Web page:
The Autobiography of Tsujita: Part 2 of 8-part blog series

This digital transcription is a small portion of Usaburo Tsujita’s autobiography describing his time at Bok Tower Gardens in 1955 and is part of the Nellie Lee Bok archive. The Bok family employed Tsujita at the turn of the century, and he would later create the Peace Lantern as a gift to honor his mentor, Edward Bok. This historical account begins with his first visit to the Sanctuary accompanied by Edward Bok’s son, Curtis Bok, and his wife, Nellie Lee Bok.

Part 2

The Tower was built of pink Georgia marble and Florida coquina stone. It was octagonal in shape and measured 205 feet in height. It was familiar to me through the picture in booklets, but this was the first time that I actually saw the Tower with my own eyes. I stood stunned at the sight of this great Singing Tower. Then Justice Bok held my shoulders lightly and made me turn to the right.

Oh, how dear! There stood before my eyes the stone lantern which I donated four years ago. By the side of the lane paved with sawdust and in front of a group of large palm trees, it was surrounded by small azalea shrubs and it was protected from mischiefs of heartless visitors. I could clearly read the following engraved words:

Memorial Gift
Presented to The Sanctuary
as a Tribute to
Edward Bok
by Tsujita of Tokyo Japan
January 1955

“What do you think of this site? It’s all right, is it not?” asked Justice Bok. “Very fine indeed! I am grateful to you for selecting such an appropriate spot for the stone lantern,” I replied.

Then, three unfamiliar gentlemen approached me with the smiling face. I found them to be pressmen who heard of my visit and came to have an interview. They put various questions to us, to which Justice Bok and I answered alternatively, and they took quite a few pictures of us. A photographer also came from Lake Wales through Justice Bok’s arrangement. He took several pictures of such poses as where I was facing Justice and Mrs. Bok in front of the lantern or where I was looking at the lantern.

The mountain where we stood is called Iron Mountain. It is the highest mountain on the Florida Peninsula with 300 feet above sea level. The Singing Tower was erected at the summit of this mountain. The moats with full water surround the Singing Tower. There is a small marble bridge on both sides of the Tower, and on the bridge there is a wrought iron gate. Usually the gates are closed and opened only to the special people.

Justice and Mrs. Bok and I entered the gate opened by the guard, crossed the bridge and came to the font of the Tower. I had heard that the grave of the late Mr. Edward Bok was in front of the Tower, so I looked around for tombstone but I could see nothing like those I used to see in Japan. Then, I looked at close to my feet, and there lay a flat rectangular marble stone in the lawn right in front of the entrance to the Tower. It is too far away from the entrance for a stepping stone, and there are planted violet-like flowering plants around it. This may be the grave, I thought, but I was not familiar with such type of the grave, I asked Justice Bok, “Is this the grave?” and he made a confirming nod. I was awe-stricken at this nod, for I was almost going to step on it. I had been informed that his corpse had been actually buried. I now believe that Edward Bok must be sleeping peacefully in the ground under this stone. This stone of a few inches width seemed a partition that separated this and the other world, and I could see no more of Edward Bok. All of a sudden, sorrow filled me.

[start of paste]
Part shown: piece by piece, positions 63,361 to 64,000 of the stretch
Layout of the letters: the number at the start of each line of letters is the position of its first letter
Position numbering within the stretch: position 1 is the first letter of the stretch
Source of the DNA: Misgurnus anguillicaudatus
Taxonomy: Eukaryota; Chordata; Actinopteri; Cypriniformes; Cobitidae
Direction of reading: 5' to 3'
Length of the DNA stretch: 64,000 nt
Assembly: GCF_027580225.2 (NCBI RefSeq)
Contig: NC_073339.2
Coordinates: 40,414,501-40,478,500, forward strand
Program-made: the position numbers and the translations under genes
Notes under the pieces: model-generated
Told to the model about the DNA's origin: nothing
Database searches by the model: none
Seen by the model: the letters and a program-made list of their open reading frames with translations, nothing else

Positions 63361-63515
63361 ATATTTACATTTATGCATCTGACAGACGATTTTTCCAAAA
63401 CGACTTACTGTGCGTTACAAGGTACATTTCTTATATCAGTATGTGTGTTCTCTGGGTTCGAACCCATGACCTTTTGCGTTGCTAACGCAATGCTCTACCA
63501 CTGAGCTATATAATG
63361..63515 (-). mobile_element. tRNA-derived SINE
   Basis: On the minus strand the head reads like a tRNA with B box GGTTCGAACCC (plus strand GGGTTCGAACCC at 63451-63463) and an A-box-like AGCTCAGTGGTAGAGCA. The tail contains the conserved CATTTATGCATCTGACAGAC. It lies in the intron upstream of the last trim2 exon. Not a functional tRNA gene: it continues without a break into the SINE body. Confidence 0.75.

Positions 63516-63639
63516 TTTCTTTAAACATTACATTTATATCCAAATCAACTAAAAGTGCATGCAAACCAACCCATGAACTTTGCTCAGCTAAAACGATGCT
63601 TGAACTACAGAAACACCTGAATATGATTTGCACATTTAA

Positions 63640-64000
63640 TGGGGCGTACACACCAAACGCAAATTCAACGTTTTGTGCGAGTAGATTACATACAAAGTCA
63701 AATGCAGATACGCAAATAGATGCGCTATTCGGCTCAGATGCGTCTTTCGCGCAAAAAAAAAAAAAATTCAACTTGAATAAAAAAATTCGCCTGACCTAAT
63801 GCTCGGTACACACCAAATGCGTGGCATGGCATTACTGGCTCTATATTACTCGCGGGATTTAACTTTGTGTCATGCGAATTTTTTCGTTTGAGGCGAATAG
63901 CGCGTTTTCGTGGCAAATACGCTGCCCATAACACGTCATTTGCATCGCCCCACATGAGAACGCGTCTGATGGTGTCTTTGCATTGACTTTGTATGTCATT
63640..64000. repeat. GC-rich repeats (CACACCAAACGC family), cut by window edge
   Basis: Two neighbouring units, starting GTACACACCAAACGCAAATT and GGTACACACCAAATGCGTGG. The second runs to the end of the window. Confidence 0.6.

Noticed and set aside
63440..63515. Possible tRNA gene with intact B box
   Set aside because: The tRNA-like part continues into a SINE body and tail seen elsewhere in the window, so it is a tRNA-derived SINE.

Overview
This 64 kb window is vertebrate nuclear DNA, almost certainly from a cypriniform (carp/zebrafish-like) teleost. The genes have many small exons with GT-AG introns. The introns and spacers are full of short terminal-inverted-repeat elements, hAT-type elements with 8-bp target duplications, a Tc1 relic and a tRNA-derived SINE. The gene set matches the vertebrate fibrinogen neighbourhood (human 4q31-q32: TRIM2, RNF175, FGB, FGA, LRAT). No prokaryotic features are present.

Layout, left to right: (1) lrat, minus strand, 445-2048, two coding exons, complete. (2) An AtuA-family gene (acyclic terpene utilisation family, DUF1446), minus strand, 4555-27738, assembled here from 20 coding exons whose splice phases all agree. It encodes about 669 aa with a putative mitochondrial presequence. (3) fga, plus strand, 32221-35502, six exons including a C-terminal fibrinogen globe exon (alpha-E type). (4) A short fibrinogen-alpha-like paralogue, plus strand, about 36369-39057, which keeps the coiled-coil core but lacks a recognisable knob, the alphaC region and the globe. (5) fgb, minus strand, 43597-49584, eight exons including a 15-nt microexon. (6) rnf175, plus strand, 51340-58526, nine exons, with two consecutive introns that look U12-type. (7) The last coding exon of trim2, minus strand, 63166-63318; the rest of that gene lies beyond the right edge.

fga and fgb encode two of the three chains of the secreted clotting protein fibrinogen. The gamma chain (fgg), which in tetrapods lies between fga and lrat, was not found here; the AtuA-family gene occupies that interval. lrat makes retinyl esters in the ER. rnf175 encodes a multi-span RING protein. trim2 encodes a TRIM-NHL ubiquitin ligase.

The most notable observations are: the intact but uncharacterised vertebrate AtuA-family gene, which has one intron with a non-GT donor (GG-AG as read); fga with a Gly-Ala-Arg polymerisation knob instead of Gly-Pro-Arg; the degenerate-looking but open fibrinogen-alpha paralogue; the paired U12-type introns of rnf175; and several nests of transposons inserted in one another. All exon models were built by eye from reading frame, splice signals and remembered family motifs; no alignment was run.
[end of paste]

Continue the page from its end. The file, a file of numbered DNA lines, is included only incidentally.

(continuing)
I removed the strap of my camera off my shoulder, took off my spring coat, and laid them on the grass. I tidied myself, advanced to the side of the grave, clasped my hands in veneration in the Japanese style and prayed in silence for the repose of Edward Bok’s soul. I prayed that if there were spiritual communication, he might guide me to follow his teaching – “Wherever your lives may be cast, make you the world a bit better and more beautiful because you have lived in it.”  – which has become the family precept of the Boks, and I pledged to do my best to put it into practice.

Even during this prayer of a few minutes, various memories before his death came to my mind and tears kept running down my cheeks. My tears should not be seen by others and I tried to withhold them, but it was in vain and my lamentation kept increasing in density.

I pulled myself in a short time, wiped my tears and joined Justice and Mrs. Bok, who were waiting for me in the Tower. Then, I registered my name in the visitors’ book and climbed the Tower by elevator. After climbing to a considerable height, I was led to the small observation balcony through a bay window, which would hold only a few persons at a time.

What a wonderful view it is! The deep green orange fields dotted with blue lakes here and there all spread over under my eyes. One can realize how Florida abounds in lakes. Houses in towns and villages in white, red and blue colours could be see also in this panoramic view of a beautiful colour arrangement. One could command the entire state of florid in his view. Could it be cloud or sea that was laying beyond the horizon?

If one turned his eyes toward the foot of the Tower, there was a moat which encircled the Tower. Outside this moat, another moat forked out from the front of the Tower. The long narrow strip lying between the fork of moats resembled Florida Peninsula in shape.

Many kinds of tropical plants including palm trees grew luxuriantly around the moats. Light and dark green of these plants, various colours of other flora, blue water of the moats and the two white swans swimming gracefully there presented a harmony of colours, and it was just like an oil painting.

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